Mr Wong appealed, but the prosecutors also appealed against the "woefully lenient" sentence, saying he behaved like a "total gangster" and that his behaviour was "contemptuous".
They also said Mr Wong gave a "sham defence" by alleging a police officer had lied in court. He even tried to disqualify the judge hearing the case by alleging bias.
His sentence was increased to the maximum one year by then Chief Justice Yong Pung How, who also imposed a $1,000 fine.
In July 2003, the Court of Three Judges suspended Mr Wong from practice for two years over the road rage conviction.
'EVERYONE MAKES MISTAKES'
Mr Wong later told reporters: "I let the past be the past. Everybody makes mistakes, maybe I made a bit more. The whole episode has made me a better person. I learnt to be more restrained. I've got nobody to blame but myself for all this."
However, in September 2005, Mr Wong was arrested by anti-narcotics officers on suspicion of heading a multimillion-dollar ketamine trafficking syndicate overseas.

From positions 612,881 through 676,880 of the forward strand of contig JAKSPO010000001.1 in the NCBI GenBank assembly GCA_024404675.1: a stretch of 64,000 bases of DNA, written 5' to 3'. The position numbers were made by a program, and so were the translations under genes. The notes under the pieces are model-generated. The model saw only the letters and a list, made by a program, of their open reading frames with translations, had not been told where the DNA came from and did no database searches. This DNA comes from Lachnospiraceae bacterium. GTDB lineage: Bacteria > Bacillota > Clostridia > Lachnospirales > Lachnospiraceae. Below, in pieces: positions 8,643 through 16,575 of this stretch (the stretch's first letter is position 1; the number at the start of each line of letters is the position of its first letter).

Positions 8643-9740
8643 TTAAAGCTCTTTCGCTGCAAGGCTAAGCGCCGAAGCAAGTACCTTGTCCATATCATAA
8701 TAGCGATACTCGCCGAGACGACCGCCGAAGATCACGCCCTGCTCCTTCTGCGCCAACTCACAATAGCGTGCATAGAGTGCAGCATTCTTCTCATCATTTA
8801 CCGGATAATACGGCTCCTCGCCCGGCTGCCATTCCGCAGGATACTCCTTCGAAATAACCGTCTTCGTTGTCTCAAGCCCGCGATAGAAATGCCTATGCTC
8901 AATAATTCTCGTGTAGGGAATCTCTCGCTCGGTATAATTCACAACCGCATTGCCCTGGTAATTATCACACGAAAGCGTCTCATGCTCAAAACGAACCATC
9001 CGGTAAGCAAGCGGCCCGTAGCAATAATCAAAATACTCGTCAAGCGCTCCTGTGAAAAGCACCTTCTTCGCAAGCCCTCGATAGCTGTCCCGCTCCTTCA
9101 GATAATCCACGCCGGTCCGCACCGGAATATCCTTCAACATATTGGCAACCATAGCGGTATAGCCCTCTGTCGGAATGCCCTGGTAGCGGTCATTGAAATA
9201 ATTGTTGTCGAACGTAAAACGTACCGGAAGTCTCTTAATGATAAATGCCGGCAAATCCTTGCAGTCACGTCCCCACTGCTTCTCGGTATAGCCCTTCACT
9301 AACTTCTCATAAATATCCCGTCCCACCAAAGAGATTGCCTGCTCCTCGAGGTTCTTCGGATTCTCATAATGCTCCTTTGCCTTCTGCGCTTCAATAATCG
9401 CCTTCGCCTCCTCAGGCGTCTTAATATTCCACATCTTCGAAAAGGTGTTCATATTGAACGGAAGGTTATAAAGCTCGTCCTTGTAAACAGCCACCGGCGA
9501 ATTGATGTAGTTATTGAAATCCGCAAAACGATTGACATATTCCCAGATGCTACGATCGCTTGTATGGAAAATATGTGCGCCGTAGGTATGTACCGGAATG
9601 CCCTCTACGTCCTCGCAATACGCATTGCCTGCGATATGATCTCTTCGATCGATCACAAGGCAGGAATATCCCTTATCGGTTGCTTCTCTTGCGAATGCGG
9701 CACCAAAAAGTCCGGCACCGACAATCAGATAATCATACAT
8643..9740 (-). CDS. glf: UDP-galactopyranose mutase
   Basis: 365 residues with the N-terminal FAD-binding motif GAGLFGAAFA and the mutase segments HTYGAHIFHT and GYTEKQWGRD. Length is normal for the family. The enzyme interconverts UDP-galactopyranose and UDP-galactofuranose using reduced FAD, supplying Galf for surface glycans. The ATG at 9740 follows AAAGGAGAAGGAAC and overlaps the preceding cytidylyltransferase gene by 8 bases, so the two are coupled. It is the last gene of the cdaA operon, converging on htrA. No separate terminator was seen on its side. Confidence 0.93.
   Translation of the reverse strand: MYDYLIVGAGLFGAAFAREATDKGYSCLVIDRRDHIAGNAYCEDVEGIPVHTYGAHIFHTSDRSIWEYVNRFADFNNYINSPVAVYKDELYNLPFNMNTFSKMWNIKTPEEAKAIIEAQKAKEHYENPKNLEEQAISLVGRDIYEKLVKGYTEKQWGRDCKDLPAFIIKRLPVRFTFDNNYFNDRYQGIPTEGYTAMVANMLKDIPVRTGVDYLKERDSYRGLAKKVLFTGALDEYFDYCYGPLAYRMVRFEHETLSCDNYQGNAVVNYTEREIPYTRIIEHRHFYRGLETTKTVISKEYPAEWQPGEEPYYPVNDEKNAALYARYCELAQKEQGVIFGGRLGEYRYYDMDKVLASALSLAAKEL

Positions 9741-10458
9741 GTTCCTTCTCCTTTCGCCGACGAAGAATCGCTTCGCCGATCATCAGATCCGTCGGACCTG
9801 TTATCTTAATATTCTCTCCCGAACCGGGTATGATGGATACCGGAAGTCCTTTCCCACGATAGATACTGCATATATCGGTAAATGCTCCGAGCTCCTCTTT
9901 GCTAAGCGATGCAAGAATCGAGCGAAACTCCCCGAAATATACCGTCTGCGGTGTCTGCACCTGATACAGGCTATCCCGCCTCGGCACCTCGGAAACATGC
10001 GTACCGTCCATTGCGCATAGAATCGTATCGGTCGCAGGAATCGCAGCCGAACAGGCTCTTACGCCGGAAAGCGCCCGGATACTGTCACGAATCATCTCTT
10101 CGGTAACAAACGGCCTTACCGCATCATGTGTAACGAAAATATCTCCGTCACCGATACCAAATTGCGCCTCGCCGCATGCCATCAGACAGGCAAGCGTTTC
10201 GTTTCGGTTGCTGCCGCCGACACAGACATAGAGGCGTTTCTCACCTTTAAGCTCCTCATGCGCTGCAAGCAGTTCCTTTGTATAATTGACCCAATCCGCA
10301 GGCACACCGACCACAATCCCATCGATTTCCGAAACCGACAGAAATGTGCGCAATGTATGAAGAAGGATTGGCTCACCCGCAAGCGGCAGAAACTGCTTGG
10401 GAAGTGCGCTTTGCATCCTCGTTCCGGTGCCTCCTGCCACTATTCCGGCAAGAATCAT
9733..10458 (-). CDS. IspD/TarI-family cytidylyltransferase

Between early 2004 and April 2005, he had allegedly used his former clients as runners to smuggle ketamine from Malaysia to Taiwan, and from Malaysia to China through Hong Kong.
He was held under the Criminal Law (Temporary Provisions) Act, a last-resort law used, among other instances, on those whom no one would dare testify against in court.
Mr Wong's urine also contained the tranquilliser nimetazepam, known as Erimin 5. He said he got the controlled drug from a friend as he had trouble sleeping.
He was given a four-month jail term for drug use. The sentence ran concurrently with his detention.
Under the Criminal Law (Temporary Provisions) Act, which must be renewed every five years, persons can be detained indefinitely without trial, when the Home Affairs Minister is satisfied that it is "in the interests of public safety, peace and good order".
- The Straits Times